We see homeschooling as a positive way of learning, that can be merged into daily life and gives you a wonderful opportunity to get to follow your children’s learning and development. What you call that, really don’t matter to us. It is just a definition. There are already too many boxes in life.
Our homeschool is all about content, not ideology. But people around us got more and more angry with us, if we called us the sacred word – unschoolers. So I started looking into what methods there was to choose from on the market, or if I would have to invent my own word, for what we do. Well, we found the following methods on the market (I have organised them in the order of amount of discipline involved. Most discipline first, least discipline at the end):
The Classical Method
Self directed learners
One particular box we seemed to fit into, was Eclectic learning. It is a method that mixes all methods and uses it as a palette of colours as you need them. Most homeschoolers end as Eclectic learners, when they have been homeschooling for many years. It is a natural process of learning – to stay open to all methods.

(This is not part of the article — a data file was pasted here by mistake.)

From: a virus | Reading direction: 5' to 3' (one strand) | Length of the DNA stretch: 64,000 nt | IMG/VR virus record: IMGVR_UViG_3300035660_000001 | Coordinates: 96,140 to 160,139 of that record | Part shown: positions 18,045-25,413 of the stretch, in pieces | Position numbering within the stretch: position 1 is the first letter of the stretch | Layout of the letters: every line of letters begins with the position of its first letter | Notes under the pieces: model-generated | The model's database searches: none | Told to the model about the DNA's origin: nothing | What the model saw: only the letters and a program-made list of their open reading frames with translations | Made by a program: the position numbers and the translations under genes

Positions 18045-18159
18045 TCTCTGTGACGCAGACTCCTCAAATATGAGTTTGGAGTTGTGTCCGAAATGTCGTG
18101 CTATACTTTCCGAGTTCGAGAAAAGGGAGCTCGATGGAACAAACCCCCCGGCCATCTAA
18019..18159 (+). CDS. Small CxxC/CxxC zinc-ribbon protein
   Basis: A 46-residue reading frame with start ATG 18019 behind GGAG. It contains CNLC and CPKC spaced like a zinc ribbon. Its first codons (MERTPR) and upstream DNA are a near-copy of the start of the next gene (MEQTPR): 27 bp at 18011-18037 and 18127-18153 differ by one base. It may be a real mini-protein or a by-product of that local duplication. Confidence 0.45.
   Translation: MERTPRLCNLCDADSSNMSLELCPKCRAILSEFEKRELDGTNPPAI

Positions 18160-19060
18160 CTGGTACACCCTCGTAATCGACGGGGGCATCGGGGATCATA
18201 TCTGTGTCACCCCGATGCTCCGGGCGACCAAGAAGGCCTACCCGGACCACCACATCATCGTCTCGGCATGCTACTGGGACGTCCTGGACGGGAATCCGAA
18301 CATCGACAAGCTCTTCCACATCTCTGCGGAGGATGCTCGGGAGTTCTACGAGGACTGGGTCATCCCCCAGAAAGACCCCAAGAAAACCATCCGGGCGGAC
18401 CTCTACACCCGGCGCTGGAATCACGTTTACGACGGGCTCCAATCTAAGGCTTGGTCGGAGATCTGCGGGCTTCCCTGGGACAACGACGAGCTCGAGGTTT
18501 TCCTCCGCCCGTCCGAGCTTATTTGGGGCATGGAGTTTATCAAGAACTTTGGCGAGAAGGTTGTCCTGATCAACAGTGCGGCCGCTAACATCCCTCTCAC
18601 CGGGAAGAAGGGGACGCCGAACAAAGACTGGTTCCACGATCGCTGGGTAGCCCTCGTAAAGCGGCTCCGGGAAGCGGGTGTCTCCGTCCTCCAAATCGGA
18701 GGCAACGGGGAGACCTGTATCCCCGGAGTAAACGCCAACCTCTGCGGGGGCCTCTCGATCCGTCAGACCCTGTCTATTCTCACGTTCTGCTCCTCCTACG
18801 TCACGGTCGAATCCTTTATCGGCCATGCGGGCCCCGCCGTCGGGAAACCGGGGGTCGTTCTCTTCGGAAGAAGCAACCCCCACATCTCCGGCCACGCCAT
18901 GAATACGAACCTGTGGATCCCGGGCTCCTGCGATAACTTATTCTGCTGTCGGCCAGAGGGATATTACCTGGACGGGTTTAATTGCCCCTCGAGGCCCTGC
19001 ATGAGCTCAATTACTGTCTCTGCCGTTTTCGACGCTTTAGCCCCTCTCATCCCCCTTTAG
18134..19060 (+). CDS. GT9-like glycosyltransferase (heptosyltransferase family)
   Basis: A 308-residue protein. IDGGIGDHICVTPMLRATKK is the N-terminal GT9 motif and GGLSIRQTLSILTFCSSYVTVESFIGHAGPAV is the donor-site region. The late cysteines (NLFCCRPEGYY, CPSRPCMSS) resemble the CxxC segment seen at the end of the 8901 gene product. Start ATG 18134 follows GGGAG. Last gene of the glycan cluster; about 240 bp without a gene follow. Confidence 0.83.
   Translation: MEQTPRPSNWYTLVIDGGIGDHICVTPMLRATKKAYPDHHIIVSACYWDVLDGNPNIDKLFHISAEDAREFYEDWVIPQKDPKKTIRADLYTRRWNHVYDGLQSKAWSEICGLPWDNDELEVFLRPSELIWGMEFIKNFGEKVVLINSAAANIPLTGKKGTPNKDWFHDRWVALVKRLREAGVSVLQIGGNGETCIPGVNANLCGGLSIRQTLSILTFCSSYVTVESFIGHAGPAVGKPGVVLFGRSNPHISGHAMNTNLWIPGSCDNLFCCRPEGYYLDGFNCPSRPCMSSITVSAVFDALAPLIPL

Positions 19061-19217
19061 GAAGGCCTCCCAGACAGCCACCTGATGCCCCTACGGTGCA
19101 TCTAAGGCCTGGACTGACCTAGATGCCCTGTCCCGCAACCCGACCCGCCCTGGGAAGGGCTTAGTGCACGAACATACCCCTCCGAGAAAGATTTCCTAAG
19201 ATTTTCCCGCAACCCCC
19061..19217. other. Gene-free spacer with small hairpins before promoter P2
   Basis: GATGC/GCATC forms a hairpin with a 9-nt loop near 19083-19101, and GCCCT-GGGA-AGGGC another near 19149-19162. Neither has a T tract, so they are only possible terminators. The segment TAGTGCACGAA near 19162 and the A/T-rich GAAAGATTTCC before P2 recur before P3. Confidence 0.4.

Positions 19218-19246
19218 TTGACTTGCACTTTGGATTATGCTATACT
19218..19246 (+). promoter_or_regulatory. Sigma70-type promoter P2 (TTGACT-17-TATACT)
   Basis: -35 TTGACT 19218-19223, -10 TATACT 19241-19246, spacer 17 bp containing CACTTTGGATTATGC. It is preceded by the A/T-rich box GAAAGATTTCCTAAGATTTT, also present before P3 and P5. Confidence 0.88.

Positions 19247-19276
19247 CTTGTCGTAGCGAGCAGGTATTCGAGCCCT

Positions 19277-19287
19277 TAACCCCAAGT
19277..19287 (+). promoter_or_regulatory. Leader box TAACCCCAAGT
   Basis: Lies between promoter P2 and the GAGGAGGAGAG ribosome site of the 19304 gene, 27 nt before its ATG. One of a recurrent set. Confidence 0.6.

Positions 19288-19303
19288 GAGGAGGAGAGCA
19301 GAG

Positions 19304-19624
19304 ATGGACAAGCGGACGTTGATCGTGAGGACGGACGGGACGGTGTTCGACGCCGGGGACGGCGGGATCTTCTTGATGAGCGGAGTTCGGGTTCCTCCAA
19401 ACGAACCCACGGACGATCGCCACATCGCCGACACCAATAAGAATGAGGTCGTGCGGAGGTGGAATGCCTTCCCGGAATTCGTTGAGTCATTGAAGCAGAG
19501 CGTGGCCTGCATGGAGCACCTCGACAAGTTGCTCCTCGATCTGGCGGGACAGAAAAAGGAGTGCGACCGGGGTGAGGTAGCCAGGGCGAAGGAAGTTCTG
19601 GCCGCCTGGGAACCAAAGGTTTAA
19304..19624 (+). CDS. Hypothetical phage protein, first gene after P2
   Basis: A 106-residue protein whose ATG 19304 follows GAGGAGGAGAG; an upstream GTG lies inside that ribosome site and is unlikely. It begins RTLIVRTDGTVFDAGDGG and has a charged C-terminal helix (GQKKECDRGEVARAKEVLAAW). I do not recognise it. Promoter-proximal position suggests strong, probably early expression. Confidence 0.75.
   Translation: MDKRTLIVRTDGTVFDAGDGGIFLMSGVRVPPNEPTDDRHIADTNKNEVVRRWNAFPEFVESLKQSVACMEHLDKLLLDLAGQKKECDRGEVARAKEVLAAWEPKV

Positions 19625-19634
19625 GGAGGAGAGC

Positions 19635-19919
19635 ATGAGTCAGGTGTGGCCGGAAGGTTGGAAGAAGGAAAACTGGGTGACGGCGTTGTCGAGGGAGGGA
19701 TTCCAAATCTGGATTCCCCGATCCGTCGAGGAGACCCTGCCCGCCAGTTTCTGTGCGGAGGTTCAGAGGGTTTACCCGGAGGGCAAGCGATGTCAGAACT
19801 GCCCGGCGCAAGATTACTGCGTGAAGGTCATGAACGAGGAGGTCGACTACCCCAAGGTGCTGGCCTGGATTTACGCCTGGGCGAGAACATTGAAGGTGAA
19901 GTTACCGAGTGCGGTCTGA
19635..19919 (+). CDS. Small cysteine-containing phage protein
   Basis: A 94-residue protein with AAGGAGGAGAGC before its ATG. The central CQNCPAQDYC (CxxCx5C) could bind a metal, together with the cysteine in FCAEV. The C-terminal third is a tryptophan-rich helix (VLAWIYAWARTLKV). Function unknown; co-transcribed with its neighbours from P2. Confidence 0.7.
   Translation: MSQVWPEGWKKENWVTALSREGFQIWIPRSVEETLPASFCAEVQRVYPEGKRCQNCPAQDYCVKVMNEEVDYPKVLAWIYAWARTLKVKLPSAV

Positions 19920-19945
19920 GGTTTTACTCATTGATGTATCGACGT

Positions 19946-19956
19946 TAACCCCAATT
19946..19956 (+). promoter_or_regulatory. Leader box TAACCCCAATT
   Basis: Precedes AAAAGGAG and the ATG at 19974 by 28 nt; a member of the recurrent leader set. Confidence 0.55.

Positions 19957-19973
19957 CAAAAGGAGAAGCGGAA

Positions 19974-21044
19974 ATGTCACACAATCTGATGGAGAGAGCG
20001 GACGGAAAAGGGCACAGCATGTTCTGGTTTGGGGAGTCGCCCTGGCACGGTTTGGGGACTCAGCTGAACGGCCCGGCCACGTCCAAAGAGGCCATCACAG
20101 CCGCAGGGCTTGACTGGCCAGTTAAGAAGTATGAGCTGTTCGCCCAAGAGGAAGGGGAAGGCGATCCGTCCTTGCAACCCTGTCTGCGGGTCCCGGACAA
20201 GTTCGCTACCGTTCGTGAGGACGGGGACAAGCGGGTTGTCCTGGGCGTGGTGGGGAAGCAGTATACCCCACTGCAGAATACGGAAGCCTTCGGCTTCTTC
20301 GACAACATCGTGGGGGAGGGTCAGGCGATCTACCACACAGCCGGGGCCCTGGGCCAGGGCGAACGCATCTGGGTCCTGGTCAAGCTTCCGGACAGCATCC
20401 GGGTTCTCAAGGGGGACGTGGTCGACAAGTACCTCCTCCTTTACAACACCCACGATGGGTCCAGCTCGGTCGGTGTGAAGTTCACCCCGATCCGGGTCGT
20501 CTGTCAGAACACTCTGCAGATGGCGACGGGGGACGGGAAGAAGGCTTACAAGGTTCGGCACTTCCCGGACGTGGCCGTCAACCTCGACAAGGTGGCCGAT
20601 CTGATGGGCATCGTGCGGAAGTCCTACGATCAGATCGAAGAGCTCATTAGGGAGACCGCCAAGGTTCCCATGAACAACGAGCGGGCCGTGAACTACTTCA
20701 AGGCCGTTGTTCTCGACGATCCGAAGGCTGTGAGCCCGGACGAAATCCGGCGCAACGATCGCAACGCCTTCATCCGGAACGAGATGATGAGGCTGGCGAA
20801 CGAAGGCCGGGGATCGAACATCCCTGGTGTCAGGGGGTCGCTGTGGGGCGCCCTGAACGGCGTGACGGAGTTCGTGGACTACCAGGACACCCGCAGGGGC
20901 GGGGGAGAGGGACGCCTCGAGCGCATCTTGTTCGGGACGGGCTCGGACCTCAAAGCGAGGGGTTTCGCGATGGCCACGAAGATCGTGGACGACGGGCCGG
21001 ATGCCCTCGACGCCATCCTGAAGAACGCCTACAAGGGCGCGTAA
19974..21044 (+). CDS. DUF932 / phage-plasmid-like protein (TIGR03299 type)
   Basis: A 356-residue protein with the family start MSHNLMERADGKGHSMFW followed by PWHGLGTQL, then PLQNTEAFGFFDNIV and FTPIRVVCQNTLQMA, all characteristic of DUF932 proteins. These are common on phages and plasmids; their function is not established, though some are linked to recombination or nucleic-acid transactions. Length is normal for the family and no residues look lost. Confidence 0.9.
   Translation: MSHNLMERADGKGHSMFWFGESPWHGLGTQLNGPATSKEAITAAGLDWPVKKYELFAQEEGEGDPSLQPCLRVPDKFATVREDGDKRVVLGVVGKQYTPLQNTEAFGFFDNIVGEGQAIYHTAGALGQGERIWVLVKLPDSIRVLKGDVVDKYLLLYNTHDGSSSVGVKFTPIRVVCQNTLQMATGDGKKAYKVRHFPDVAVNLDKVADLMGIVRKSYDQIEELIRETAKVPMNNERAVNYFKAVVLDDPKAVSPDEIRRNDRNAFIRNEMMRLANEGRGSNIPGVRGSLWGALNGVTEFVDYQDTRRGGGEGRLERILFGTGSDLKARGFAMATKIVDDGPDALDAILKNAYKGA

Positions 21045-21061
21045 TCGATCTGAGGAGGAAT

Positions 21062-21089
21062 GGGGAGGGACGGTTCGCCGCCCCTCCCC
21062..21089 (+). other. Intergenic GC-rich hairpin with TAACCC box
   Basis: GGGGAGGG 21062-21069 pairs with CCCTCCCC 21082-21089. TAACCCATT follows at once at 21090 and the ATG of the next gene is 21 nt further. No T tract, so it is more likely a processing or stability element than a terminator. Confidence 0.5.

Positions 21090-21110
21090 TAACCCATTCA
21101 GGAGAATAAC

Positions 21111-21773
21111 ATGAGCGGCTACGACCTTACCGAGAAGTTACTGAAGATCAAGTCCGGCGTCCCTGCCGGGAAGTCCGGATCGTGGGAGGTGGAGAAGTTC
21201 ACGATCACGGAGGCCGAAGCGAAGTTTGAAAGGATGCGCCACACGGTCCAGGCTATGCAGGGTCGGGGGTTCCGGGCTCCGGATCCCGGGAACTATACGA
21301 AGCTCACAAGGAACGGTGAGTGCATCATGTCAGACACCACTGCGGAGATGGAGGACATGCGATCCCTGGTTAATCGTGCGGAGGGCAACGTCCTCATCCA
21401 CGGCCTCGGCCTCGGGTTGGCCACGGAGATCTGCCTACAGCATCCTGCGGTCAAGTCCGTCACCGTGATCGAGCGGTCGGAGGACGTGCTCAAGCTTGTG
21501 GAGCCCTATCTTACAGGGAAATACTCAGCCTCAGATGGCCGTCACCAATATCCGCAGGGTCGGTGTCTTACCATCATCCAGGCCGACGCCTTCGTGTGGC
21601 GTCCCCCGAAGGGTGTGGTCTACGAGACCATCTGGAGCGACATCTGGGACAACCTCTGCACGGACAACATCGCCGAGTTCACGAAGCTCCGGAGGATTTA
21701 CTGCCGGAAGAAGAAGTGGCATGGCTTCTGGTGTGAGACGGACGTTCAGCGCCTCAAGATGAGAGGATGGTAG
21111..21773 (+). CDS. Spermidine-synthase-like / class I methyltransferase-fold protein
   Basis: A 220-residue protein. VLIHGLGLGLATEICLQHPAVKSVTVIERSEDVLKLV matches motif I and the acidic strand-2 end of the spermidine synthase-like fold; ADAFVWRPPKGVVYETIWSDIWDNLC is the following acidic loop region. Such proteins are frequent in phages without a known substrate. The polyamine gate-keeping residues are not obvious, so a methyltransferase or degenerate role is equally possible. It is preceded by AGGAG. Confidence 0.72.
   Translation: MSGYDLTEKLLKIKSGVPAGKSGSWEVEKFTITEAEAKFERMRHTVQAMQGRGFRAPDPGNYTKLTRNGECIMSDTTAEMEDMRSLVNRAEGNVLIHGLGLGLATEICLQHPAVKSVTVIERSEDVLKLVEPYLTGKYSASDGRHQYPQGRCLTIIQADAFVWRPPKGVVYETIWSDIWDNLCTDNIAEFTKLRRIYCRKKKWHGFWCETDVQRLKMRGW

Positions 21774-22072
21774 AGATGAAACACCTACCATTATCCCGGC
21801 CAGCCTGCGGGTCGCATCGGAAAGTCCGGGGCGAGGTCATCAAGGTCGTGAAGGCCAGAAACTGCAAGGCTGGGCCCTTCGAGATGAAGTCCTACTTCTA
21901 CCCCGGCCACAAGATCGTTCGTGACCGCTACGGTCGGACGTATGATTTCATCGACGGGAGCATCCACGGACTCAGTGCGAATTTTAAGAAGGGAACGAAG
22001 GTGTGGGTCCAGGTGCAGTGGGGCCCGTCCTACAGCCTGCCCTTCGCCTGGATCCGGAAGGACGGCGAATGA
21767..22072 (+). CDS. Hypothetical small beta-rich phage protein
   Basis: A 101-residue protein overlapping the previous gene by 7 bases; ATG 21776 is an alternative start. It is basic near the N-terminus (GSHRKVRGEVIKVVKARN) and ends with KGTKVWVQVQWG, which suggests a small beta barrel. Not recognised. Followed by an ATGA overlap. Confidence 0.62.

So to us, confining ourselves to a method, is more of a communication tool, to communicate with particularly unschoolers, where method seems very important. We just live and learn.
If it should happen that some people that call themselves Eclectic learners should forbid us to call us Eclectic Learners, we would just call us the Pippi Longstocking and Gyro Gearloose method. It wouldn’t be a problem to us.
Many of our projects spring out of a flee market purchase. We love flee markets. You never know what you will find and you feel like all is possible at an affordable price. This Pyrex flask was used for a large number of projects. First we calculated the volume inside the flask. Then we filled it with water and measured if the amount of water agreed with our calculations.